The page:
We’re at Brown University in Providence, Rhode Island. The first workshop is about data warehousing and governance.
Business Intelligence survey –
What are the most important business drivers for BI? Top 3: Have data consistent & reliable across organization (this is the therapy we provide as IT professionals, to get the business offices to agree on data); make better data-informed decisions – people expect data at their fingertips, and it’s not; easier access to data – access is easy, but trusting that people will make decisions based on correct interpretations of data is not uniform. What is the role of IT in making people come together on data?
What are the biggest barriers to using BI? Cooperation and coordination across depts – business offices don’t have the time or intellectual investment to help figure the issues out; No common source of data – data pops up everywhere, how do we corral it to have a system of record?; no consistency in definitions or terms; Customers knowing what they want in a BI solution – we know this might not be an IT problem, but the rest of campus doesn’t always.
What business Intelligence related initiatives are you interested in? Self-service – you give people access to tools and the take it and put it in Excel.; Leaerning analytics and student outcomes (predictive analyses); Big data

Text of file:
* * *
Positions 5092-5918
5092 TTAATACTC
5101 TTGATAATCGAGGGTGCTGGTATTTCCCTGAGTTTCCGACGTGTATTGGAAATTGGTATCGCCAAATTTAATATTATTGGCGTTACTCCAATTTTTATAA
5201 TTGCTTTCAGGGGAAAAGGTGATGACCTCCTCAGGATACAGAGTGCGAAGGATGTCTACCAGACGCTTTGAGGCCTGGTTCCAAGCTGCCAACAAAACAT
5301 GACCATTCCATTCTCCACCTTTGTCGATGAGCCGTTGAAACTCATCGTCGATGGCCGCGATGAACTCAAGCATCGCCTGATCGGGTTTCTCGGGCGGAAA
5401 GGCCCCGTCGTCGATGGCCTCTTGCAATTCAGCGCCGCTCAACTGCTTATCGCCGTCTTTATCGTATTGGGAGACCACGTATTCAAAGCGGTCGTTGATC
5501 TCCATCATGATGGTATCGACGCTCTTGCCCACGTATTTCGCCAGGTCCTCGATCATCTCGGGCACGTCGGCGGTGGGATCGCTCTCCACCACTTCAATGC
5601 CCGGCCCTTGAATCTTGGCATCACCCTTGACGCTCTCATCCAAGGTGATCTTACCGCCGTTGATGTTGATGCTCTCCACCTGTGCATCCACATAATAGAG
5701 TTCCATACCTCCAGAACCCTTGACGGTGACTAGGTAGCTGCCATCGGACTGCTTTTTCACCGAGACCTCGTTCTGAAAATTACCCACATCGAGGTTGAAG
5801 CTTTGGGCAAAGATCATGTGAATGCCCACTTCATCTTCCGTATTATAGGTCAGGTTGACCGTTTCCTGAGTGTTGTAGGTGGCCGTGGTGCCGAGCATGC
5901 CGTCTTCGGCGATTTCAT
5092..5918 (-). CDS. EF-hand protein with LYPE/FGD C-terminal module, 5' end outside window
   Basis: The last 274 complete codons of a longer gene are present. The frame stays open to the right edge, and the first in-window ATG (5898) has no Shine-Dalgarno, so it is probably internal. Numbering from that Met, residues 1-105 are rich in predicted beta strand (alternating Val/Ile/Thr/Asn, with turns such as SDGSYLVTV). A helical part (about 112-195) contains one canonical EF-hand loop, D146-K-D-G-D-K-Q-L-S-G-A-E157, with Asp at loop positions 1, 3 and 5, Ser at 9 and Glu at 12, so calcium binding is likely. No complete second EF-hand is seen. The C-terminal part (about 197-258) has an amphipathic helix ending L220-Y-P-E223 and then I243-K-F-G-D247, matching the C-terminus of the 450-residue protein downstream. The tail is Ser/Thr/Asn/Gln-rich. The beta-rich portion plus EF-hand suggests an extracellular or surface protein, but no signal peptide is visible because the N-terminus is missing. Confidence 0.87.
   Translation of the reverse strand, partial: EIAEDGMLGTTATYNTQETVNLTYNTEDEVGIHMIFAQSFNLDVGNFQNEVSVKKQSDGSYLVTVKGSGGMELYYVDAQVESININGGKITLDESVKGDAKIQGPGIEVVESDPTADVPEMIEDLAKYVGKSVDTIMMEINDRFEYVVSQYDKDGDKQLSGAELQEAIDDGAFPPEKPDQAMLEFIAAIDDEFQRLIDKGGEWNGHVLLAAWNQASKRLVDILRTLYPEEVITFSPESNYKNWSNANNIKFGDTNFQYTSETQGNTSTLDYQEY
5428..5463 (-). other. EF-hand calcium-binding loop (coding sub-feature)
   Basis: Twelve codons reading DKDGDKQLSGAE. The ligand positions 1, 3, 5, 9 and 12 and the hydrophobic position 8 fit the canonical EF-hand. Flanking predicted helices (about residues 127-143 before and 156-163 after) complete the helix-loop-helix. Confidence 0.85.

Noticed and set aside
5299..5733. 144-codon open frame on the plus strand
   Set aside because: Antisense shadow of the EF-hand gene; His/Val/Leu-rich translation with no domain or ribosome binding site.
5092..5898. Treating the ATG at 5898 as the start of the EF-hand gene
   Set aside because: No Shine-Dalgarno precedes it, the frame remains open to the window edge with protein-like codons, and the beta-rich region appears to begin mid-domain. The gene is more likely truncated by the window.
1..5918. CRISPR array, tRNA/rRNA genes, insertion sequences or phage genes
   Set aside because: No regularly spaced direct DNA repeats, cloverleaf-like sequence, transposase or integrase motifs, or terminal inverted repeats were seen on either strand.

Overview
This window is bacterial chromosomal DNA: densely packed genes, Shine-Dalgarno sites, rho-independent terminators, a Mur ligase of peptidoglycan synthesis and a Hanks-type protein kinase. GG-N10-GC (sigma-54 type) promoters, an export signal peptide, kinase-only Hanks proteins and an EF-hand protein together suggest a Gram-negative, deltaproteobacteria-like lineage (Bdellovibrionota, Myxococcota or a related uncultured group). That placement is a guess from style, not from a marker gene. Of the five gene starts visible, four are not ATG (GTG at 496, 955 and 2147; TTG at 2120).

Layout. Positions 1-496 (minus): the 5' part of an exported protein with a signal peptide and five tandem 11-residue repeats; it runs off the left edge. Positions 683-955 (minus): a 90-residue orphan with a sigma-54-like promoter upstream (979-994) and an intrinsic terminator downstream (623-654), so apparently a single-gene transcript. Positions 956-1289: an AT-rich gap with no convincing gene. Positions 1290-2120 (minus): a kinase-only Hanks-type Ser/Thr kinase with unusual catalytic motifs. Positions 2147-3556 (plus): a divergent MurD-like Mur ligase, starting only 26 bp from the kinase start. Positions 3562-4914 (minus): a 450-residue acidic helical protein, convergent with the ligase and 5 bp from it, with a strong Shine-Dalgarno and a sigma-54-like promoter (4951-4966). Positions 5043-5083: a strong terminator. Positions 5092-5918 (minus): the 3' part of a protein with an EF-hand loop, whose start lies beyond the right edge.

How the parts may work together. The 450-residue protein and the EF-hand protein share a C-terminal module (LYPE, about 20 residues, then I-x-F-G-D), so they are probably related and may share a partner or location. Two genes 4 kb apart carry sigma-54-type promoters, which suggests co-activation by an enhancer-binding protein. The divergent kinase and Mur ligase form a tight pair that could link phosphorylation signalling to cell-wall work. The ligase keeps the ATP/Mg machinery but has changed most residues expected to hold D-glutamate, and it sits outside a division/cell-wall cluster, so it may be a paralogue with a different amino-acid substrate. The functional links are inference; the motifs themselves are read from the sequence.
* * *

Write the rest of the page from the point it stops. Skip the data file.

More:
BI – Just Do It – Suneetha Vaitheswaran, U of Chicago
There is a roadmap for doing BI the right way, as expressed by professional organizations. The state of universities don’t always support that approach – economic downturn, continued aggressive growth, faculty-driven, bottoms-up institution with lack of standardization around data, but executives are demanding data for decision making. Hundreds of legacy and siloed source systems, erratic data stewardship.
Took over management of systems and consultants to coordinate reporting approaches into an enterprise wide solution. Began to revamp the training program, recognizing that not everyone should be a user of the ad hoc reporting tools. Began using consistent methods and tools. Started a Data Stewardship Council. Had a new registrar that championed the Student data warehouse project, and got reporting considered as part of the new research admin system.
The emerging vision is to login to one place for reporting with a similar look/feel across subject areas, to support different user skill levels with training as a means to an end. High performance and availability and integration points are important. Had to commit to multiple projects at a team, focused on standards and process including coordinating with the PMO, and brought in SME’s earlier. Had to acknowledge surprises and new priorities as they come up – need to work them into the strategy as they come up. They do a fair amount of resource loading to know where they have capacity.
Marketing opportunities come up in new ways, so be ready. Planning happens all the time.
MIT has managed data services where they maintain servers and databases for local units and integrate tables with local data.
Managed self-service BI – Jerry Singer, UCSD
Definition – Managed facilities that empower BI users to become more self-reliant and less dependent on central IT
Primary objectives: Agility to respond to changing requirements; quick to market; lower costs; clearer definition of roles with emphasis on individual strengths; improve access to source data; facilitate data governance and collaboration; centrally control tool set and enterprise data; reduce toolset learning curve; provide function righ BI tools with current state capabilities.